- Citizenship Test – To meet the citizenship test, the child must be a U.S. citizen, U.S. national, or U.S. resident alien.
- Residence Test – The child must have lived with you for more than half of the year you are the claiming the credit for.
- Income Limitations – The credit is limited if your modified adjusted gross income is above a certain amount. Limits are $110,000 on a joint return, $75,000 for an unmarried individual and $55,000 for a married individual filing a separate return. The credit is reduced/phased-out by $50 for each $1,000 of income above the income threshold amounts. The phaseout ranges are set by statute and so are not adjusted for inflation.
- In addition, the Child Tax Credit is generally limited by the amount of the income tax you owe as well as any alternative minimum tax you owe.
- Additional Child tax Credit – If the amount of your Child Tax Credit is greater than the amount of income tax you owe, you may be able to claim the Additional Child Tax Credit (ACTC). The ACTC is equal to the lesser of the unallowed Child Tax Credit, or 15% of your earned income that is more than $3,000.
The Child tax credit can be claimed in addition to the existing credits for Child Dependent Care expenses.
[2014 Update] This IRS has confirmed that the 2014 Child tax credit will remain at $1,000 through 2014.
[2013 Update] For 2013, the Child Tax Credit was set to drop to $500. However with the fiscal cliff deal the child tax credit maximum for each eligible under-age-17 child was kept at $1,000 for 2013 and also extended through 2017. The deal also contains provisions to make the 2013 Child Tax Credit available to more working families that previously could not benefit from it by raising income qualification thresholds, which are not indexed to inflation and instead set by statute.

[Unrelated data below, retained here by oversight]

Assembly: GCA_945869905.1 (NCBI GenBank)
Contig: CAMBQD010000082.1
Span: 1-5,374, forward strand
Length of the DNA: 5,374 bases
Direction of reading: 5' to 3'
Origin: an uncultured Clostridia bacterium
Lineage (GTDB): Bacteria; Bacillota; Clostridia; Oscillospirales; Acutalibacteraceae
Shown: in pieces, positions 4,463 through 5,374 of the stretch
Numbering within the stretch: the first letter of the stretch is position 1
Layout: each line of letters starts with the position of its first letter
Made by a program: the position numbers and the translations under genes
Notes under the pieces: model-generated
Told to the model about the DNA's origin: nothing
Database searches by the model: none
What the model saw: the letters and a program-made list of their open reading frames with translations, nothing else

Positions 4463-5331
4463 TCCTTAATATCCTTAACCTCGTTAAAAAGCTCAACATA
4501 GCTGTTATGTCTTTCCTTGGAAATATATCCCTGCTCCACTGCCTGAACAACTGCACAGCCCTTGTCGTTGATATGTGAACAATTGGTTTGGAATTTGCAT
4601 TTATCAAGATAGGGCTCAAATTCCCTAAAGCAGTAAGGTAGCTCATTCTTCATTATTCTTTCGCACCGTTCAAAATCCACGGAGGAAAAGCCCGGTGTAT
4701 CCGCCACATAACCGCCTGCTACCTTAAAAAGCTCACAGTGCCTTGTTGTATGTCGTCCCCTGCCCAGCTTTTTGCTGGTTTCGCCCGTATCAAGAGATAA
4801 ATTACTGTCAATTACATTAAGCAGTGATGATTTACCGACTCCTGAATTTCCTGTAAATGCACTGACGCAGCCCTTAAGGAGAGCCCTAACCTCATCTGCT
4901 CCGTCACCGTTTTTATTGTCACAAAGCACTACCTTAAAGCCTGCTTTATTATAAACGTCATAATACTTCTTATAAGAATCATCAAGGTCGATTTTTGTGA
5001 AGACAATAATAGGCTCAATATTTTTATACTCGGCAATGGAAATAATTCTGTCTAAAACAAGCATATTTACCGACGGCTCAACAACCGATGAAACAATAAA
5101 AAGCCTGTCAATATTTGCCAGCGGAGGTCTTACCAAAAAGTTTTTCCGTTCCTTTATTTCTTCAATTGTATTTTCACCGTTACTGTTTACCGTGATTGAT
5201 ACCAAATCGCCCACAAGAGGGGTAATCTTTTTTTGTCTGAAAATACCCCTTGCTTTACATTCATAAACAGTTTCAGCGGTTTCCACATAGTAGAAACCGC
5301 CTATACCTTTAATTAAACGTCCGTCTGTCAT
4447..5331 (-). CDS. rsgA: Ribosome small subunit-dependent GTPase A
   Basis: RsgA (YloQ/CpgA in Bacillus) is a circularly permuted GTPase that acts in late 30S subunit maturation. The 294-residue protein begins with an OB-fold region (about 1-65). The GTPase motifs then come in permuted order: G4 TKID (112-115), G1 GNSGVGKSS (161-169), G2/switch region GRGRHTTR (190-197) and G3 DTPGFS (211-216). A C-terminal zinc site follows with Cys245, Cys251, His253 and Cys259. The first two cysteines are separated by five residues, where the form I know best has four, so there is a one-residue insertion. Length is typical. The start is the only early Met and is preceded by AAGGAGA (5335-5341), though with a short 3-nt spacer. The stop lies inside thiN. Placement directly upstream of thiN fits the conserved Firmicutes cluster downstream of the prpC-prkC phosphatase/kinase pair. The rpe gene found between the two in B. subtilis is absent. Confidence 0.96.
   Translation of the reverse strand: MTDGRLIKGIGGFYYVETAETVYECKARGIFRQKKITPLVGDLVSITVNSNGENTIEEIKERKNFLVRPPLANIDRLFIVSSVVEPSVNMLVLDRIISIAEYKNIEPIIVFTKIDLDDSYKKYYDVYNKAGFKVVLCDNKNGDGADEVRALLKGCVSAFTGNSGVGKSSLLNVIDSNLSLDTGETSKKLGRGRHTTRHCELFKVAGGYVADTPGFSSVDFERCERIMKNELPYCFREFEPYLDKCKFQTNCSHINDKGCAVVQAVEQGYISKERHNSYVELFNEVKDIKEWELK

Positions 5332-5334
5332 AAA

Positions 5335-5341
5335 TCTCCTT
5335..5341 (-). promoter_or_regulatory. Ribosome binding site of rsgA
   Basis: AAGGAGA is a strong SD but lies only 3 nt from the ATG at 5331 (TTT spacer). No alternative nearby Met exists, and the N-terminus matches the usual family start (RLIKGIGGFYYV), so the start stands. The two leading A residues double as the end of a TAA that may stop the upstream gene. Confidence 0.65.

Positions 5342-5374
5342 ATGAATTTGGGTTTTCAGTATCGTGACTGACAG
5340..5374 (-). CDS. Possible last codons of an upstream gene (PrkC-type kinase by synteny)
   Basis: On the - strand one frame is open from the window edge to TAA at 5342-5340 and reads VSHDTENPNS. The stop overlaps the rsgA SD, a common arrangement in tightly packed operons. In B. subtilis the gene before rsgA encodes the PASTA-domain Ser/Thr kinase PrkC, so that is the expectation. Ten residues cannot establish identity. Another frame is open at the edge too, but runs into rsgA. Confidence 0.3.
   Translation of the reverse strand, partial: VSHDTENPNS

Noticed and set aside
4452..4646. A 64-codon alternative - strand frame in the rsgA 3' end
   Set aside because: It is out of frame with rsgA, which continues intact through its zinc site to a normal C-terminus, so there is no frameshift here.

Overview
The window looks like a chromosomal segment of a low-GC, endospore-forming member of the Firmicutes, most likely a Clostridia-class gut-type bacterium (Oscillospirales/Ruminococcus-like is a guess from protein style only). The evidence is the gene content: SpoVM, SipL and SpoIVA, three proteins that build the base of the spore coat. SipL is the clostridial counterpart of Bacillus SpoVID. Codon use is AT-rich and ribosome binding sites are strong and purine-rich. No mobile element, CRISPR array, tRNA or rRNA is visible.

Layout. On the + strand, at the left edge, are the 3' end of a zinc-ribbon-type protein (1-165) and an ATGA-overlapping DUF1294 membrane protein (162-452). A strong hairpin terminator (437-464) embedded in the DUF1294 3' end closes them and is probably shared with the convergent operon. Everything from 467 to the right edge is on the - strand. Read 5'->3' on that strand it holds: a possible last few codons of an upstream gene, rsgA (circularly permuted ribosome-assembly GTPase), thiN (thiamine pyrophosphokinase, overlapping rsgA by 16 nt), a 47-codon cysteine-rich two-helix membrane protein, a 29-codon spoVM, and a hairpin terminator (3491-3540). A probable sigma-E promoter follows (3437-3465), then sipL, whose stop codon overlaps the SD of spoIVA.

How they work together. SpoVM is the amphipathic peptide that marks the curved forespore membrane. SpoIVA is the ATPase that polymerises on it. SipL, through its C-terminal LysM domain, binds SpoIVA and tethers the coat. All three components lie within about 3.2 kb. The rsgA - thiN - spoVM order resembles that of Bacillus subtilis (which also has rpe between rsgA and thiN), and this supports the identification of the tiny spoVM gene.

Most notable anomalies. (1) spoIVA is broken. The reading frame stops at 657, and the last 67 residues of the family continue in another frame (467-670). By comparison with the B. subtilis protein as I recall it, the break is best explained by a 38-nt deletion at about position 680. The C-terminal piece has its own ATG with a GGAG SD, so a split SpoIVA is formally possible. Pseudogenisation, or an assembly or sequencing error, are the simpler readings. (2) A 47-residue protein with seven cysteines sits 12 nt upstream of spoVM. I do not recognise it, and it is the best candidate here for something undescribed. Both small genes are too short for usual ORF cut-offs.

For 2012 the child tax credit started phasing out (reducing) for those above a specified modified adjusted gross income (MAGI). For married taxpayers filing a joint return, the phase-out begins at $110,000. For married taxpayers filing a separate return, it begins at $55,000. For all other taxpayers, the phase-out begins at $75,000. The credit is reduced/phased-out by $50 for each $1,000 of income above the income threshold amounts.
In addition, the Child Tax Credit is generally limited by the amount of the income tax you owe as well as any alternative minimum tax (AMT) you owe. Other qualification details for the credit, per the update below, are set to remain the same.
As part of bush-era tax cuts extension legislation (Tax Relief, Unemployment Insurance Re-authorization, and Job Creation Act of 2010), a number of popular tax breaks were extended. This includes the valuable tax credit for dependent children that many parents have taken advantage of over the last few years. Thanks to past legislation the child tax credit was doubled to its current level of $1,000, plus making the eligibility and qualification thresholds lower so that more families can take advantage of it. The latest legislation keeps all past rules intact and funds the credit for another two years.